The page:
Apr 08, 2021 | 3 min read

Streaming Events Among Your Microservices Using Apache Kafka

By: Robert Perrin

Streaming Events Among Your Microservices Using Apache Kafka

Building a system of microservices to support your business’s operations is a challenge faced by architects and executives at companies large and small. Orchestrating flows of data and actions across many services and servers without breeding complexity that slows your development and saps your agility is demanding. Data streaming services are an excellent option for connecting your microservices, maintaining efficiency, and controlling costs. Here’s how to get started connecting your microservices with the data streaming service Apache Kafka.

What are Data Streaming Services?

Data streaming services exchange data through queuing and messaging, which can be seen as essential building blocks of a modern system of distributed microservices. At their simplest, queues allow you to deliver a sequence of messages from a producer component to a consumer component. Queues are often used with a message broker component to make functionality more versatile and enable more flexible coupling between the components. The broker component manages message distribution to multiple consumers, eliminating the need for the producer component to be aware of the number or type of consumers that messages are routed to.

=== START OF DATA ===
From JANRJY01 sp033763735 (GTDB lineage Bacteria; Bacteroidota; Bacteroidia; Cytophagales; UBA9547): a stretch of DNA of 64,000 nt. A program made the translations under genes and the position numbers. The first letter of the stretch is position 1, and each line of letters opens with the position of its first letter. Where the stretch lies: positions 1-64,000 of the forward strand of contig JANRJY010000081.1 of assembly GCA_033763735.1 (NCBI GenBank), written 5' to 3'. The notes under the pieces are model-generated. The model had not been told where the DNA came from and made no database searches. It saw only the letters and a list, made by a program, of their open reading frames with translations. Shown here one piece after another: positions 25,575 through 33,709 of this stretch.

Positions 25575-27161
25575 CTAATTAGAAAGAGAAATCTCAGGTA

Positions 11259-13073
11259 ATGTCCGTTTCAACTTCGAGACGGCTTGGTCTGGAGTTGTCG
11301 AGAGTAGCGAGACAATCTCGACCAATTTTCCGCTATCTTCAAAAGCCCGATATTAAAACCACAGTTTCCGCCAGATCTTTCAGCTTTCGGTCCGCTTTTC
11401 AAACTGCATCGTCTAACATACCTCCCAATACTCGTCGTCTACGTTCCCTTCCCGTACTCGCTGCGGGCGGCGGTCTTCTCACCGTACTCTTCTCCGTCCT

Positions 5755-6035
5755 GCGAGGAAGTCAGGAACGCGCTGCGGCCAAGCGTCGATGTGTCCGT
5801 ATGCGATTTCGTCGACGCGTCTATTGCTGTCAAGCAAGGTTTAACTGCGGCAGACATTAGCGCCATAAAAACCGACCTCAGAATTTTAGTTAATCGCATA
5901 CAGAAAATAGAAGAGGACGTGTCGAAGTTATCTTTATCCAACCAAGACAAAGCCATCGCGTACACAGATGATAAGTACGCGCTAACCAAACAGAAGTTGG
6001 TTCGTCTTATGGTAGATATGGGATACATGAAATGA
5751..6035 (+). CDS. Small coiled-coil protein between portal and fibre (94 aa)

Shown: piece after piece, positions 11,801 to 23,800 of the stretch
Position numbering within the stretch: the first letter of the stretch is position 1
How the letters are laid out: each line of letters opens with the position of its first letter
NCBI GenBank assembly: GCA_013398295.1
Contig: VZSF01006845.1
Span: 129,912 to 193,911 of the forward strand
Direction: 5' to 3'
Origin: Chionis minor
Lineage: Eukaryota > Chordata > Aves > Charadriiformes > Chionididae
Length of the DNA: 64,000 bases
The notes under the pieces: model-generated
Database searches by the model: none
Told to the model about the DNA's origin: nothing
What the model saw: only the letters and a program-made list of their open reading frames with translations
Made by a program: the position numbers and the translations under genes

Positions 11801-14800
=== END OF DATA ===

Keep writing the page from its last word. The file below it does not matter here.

Apache Kafka

When considering how to connect your microservices efficiently, Kafka should not be overlooked. Kafka is an option for data streaming that combines queuing, messaging, and more. It encompasses functionality that requires multiple services from many of its competitors. If you’re familiar with the AWS ecosystem, Kafka is similar to Kinesis. However, it also serves the purposes of SQS Queues, SNS Topic, sand to some extent, even data storage systems like Dynamo or RDS.

How to Get Started

Kafka is implemented as a distributed log of immutable messages, referred to as a topic. Entries are created by the producer but can’t be updated (only removed as they exceed their time to live). The log is partitioned and distributed, so no single server needs its entire contents or serves all its consumers. Each consumer or consumer group receives an offset into the log, which can increment to indicate the record it’s reading.

In simple implementations, incrementation may be automatic and act as a first in, first out queue from the consumer’s perspective. Kafka’s configurable offset management allows each consumer to read the sequence of log messages independently and in linear order, based on when they were added. Because each consumer’s offset is independent, many consumers read the same messages and perform different operations on their contents.


Kafka combines high throughput with low latency, making it an ideal data streaming option. As a software package that can be hosted in its own cluster, Kafka provides additional configuration flexibility at the cost of complexity and maintenance. Its versatility in configuration can allow for interesting use cases not possible in other data streaming services. For example, the time to live can be unlimited in Kafka, enabling you to use it as a long-term data store as well as a repository of transient messages.

DragonSpears’ engineers are eager to help you find and implement the technology stack best suited to your business needs. Contact us to take the next step in building out your organization’s data streaming infrastructure.